21 MARCH 1987, Page 45


Killing softly

Raymond Keene

Before the Candidates' super-final match started in Linares, Spain, I had expected Andrei Sokolov to put up a stern fight against Anatoly Karpov, perhaps even win. After all, Sokolov, just a few weeks older than Kasparov, has had a meteoric rise to the top and he has the distinction of never having failed in his major aims. He won the USSR cham- pionship when he had to, at the age of 20, then came out at the head of his Interzonal and the Montpelier Candidates' touma- ment. Finally, he disposed of Vaganian and Yusupov in Candidates' matches.

But Karpov's subtlety is proving too much for him. With White, Sokolov has been making no impression, conceding draw after draw, while, as Black, his Queen's Indian Defence is almost imper- ceptibly failing to equalise. In fact, Soko- lov is hardly putting up any kind of fight. After a draw in game 8, the score is now 5 points to 3 in favour of Karpov, with a maximum of six more games to be played, the winner to challenge Kasparov for the world championship. It is all highly re- miniscent of the way Kasparov failed to adjust to Karpov's methods in the opening nine games of their first match. The stage looks set now for the fourth Kasparov v. Karpov clash, probably some time in the late autumn.

Nigel Short's remarkable win last week in the Speed Chess Challenge has put me in mind of a striking precedent, also involving a dramatic and aggressive king march towards the opponent's camp. First let me remind readers of Short's decisive man- oeuvre: Kasparov — Short, Game 3 Short (to move) finished the world cham- pion off with: 45 . . . Kg6! 46 Bc1 Kh5!! 47 Ra8 Qc5 48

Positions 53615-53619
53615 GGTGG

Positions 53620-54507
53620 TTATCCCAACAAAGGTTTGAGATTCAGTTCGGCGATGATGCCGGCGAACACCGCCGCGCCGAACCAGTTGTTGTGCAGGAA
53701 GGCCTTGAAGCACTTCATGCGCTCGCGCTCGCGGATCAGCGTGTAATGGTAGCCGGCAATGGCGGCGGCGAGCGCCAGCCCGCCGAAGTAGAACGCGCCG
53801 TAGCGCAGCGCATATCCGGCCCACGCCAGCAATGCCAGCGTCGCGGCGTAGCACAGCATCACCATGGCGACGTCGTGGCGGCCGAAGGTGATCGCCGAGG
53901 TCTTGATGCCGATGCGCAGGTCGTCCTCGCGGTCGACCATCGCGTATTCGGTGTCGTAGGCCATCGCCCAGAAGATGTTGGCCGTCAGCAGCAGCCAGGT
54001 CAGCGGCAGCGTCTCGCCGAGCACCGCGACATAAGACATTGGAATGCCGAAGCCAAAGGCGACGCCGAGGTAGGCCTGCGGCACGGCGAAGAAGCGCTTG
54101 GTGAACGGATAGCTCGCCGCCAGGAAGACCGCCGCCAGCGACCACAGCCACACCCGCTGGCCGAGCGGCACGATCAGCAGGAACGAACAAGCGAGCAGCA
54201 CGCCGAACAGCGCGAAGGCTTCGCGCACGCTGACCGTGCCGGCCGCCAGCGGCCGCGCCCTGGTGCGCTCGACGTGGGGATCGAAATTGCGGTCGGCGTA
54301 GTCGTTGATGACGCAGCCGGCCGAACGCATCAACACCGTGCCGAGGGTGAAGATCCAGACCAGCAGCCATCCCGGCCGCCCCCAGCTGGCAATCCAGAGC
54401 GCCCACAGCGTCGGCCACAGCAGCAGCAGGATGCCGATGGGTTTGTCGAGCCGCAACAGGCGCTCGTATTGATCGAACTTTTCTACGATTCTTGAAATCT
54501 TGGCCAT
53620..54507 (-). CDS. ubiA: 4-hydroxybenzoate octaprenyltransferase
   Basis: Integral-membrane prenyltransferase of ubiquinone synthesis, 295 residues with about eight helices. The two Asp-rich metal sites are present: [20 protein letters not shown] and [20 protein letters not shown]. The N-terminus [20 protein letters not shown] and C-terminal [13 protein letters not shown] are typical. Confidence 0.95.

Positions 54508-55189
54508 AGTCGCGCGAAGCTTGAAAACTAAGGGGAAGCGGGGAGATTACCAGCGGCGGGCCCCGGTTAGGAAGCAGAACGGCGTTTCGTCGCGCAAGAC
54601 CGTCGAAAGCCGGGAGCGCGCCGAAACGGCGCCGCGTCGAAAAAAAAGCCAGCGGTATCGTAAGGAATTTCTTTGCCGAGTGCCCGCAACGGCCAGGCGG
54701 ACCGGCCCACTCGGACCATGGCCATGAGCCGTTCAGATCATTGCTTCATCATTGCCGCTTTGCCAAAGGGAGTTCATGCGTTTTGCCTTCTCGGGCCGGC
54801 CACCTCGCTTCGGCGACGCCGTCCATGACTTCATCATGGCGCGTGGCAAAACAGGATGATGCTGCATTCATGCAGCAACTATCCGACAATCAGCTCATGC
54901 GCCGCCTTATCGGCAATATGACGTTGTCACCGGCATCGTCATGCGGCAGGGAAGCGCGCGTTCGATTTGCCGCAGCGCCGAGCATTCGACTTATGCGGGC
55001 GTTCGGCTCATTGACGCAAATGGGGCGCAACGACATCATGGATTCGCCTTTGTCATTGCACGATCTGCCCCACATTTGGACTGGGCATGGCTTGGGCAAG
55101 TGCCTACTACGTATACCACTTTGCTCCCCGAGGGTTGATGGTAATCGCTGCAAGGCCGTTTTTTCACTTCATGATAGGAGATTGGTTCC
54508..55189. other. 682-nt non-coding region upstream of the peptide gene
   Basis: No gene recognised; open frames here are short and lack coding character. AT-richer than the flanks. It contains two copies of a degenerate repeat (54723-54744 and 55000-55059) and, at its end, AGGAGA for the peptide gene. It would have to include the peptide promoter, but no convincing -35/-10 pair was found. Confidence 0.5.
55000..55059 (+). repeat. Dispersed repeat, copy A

Rc8 Qxa3 49 g4+ Bxg4 50 Rxc4 Qal and White resigned. If 51 Rc2 Qbl is deadly. Now compare this position: Horwitz — Staunton, London 1846.

The great English master, the strongest player of his day, now won by a striking prequel to Short's bold king advance: 30 . . . Kg6! 31 Rc8 Qe6 32 Rd8 Bg4 33 Qf4 Nf3+ 34 Kg2 Qel 35 RgS+ Kh5! and White resigned, e.g. 36 Rxg4 Re2+ 37 Kxf3 0f2 mate or 37 Bxe2 Qxe2+ and mate next move.

Game 4 of the Speed Chess Challenge resulted in a technical endgame win for the world champion: Short — Kasparov, Sicilian Defence.

1 e4 c5 2 Nf3 d6 3 BbS+ Bd7 4 Bxd7+ Qxd7 5 0-0 Nc6 6 c3 Nf6 7 Qe2 e6 8 d4 cxd4 9 cxd4 d5 10 e5 Ne4 11 Be3 Be7 12 Nel f613 f3 Ng5 14 Nd3 0-015 Nd2 Nf7 16 f4 b6 17 Nf3 f5 18 Racl RfcS 19 Rc2 Rc7 20 Rfcl RacS 21 Bd2 h6 22 h3 a5 23 Kh2 24 Be3 a4 25 Bd2 a3 26 b3 Na7 27 Bel Rxc2 28 Rxc2 Nd8 29 Nb4 Rxc2 30 Nxc2 Qb5 31 Qxb5 Nxb5 32 Bd2 Nc6 33 Kgl Kg6 34 Kf2 Kh5 35 Ke3 g5 36 Kd3 g4 37 Ngl Ncxd4 38 hxg4+ Kxg4 39 Nxd4 Nxd4 40 Be3 Nxb3 41 Bxb6 Ncl+ 42 Kc2 Nxa2 and, two pawns ahead, Kasparov soon won.

Short's 31st move overlooked Black's coming king's side offensive based on . . Kh5 and . . g5. 34 g4! would have barred ihe black kings path and ensured a draw. Kasparov used his initiative to finish off with some sparkling tactics involving two separate knight sacrifices. If 40 Kxd4 Bc5+ or if 41 axb3 a2 42 Bd4 Bc5 and Black wins.

Game 5 can be seen on Channel 4 at 6.30 p.m. on 21 March.

Meanwhile in Barcelona Kasparov has overwhelmingly won the chess Oscar awarded by the votes of international chess journalists. He scored 776 to Karpov's 548 ahead of Sokolov 478 and Yusupov 409 with Short in 5th place on 335.